Scalar implicatures and iterated admissibility

Linguistics and Philosophy 36 (4):261-290 (2013)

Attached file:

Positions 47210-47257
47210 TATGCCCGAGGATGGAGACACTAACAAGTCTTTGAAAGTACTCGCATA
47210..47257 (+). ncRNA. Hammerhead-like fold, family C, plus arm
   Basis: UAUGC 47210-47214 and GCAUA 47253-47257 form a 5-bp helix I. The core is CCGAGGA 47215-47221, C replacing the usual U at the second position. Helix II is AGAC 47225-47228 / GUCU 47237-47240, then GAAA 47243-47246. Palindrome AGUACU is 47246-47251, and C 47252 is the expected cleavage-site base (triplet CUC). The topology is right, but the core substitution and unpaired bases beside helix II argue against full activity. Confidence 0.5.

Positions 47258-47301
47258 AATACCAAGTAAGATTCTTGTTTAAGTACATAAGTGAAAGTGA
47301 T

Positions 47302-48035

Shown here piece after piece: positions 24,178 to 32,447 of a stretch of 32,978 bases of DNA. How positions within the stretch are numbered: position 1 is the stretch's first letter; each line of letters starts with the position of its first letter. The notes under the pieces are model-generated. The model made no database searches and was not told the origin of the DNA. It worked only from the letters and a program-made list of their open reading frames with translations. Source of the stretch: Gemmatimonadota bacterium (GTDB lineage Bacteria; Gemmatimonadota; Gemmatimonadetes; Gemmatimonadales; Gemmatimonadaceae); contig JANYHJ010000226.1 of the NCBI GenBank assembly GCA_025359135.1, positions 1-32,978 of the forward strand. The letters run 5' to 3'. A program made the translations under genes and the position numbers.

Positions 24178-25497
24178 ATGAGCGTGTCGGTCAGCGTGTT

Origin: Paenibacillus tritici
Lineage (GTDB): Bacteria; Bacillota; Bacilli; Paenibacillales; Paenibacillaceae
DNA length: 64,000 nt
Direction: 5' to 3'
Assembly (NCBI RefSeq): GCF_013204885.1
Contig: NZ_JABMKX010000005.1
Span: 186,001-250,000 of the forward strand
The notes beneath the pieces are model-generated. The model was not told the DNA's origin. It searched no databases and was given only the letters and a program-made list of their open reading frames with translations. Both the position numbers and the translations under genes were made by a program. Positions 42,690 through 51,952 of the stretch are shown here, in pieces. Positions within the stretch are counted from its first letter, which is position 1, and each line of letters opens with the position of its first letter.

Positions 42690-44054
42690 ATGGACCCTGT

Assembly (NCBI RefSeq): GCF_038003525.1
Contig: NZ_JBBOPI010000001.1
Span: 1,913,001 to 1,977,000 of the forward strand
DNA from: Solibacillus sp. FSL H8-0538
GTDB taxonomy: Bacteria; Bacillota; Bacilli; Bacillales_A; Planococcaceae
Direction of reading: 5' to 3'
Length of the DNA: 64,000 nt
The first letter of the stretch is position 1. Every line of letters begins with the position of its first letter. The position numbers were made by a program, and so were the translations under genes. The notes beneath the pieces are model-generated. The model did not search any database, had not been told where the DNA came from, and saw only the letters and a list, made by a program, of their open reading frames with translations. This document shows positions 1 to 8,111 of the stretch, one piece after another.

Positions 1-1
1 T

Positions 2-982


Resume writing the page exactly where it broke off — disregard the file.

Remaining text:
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Paul Grice has given an account of conversational implicatures that hinges on the hypothesis that communication is a cooperative activity performed by rational agents which pursue a common goal. The attempt to derive Grice’s principles from game theory is a natural step, since its aim is to predict the behaviour of rational agents in situations where the outcome of one agent’s choice depends also on the choices of others. Generalised conversational implicatures, and in particular scalar ones, offer an ideal test bed for this working hypothesis, since with this kind of implicatures the alternative choices available to the agents are less dependent on context, and they can be derived from the meanings of the sentences employed. Some rival game-theoretic accounts of the same phenomena will be criticised. The present paper shows that scalar implicatures can be explained using iterated admissibility, but that some of these need an additional assumption in order to be accounted for



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